Sorting it by due date, week, month, or by course, the app is more organized than a Trapper Keeper. Google Apps for Education. Packaging together favorites like Gmail, Hangouts, Google Docs, Google Sheets, and Google Drive with Classroom, a digital hub for organizing assignments and sending feedback, the goal of this collection is to make learning a more collaborative process.
Though Google Apps for Education is cloud-hosted, the programs can be used offline, ideal for when your student needs to escape the internet and work distraction-free. And since it works on any device, it also helps students avoid buying overly expensive hardware. That means more money for extracurricular activities. Free, but some homework services require payment Availability: HwPic is a tutoring service that allows students to take send pictures of their homework to tutors, who will then respond within minutes to your questions with a step-by-step solution.
If your bedroom is unsuitable, use a spare room, or stay late at school and work in the school art room instead. They will be deliriously happy.
Turn off the internet; turn off the TV; put your phone on silent and put it out of sight. Forget about reading articles about how to avoid procrastination like this one and turn the music on instead. Crank it right up and let it fill your soul. These sheets can be scrappy bits of paper or card: Pin all of the work that you have done onto the sheets — including pieces that are incomplete and barely begun.
If you are working in a sketchbook, blutack all of your work-in-progress into the book. This allows you to get an immediate snapshot of how much you have done and how much you still have to go. In all my years of teaching, this visual representation of progress is the single thing that motivates students the most. For some, this might be improving an existing artwork; for others it might be beginning something new. For many it should involve working in series working on several works concurrently.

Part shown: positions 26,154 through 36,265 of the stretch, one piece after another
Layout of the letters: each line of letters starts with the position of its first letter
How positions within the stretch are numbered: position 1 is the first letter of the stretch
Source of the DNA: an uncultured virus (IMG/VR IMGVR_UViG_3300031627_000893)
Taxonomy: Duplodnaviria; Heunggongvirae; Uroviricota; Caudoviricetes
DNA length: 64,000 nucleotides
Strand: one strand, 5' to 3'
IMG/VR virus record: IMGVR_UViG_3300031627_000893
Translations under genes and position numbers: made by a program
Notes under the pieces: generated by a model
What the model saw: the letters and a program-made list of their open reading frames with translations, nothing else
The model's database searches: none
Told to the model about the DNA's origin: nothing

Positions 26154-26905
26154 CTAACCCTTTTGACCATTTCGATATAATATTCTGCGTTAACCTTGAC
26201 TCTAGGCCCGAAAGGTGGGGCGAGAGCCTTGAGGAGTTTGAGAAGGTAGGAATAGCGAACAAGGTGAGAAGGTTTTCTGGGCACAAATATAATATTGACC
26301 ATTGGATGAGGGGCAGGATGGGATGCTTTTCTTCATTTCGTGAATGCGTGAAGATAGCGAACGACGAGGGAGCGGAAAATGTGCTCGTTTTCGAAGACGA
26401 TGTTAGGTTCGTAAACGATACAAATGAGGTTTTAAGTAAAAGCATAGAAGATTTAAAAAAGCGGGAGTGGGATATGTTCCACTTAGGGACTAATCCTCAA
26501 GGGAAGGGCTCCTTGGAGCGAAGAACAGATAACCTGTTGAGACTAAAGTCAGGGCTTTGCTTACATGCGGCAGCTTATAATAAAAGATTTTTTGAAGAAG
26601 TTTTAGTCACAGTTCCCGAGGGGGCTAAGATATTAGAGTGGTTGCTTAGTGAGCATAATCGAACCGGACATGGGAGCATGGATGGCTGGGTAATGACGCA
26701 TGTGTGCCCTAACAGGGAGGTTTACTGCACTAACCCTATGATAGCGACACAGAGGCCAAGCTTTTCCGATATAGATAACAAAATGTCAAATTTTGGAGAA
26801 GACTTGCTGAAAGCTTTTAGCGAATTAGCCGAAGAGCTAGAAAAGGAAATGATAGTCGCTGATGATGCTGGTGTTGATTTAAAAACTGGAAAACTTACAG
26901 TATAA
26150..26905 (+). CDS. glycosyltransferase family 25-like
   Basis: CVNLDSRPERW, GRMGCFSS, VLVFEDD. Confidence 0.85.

Don't try to do everything at the last second. Try to do all of it in class if time is provided , at lunch, or any other spare time you may have.
This way you may also get help while at school, if you don't understand the work. Ask your teachers while they are available: Let them help you. Put the hardest homework at the top of your list. Well, this allows you to kick it up a notch! You can start, move on, and then continue re-thinking it starting gives it a place in the "depths" of your mind -- an inventive part of your mind and then going back to it, to do more, so you won't get too bogged down, but it will have priority for the subconscious mind to work on it!
See, you don't have to get stuck in that problem -- that might take all of your time: Do a quick effort; make it a worthwhile try, then go onward to less demanding homework. Later, going back -- and seeing how you can improve the first one with fresh bits and pieces.
Open "secret back-channels" -- just starting, even if you have to come back to finish, gets your creativity to kick in this gets dark recesses of your mind to really work for you! Creative juices can be inspiring, refreshing, helpful! Make piecework; quickly overview the topic: Make a first sentence or step, do any logical, little bits and bites go step-by-step.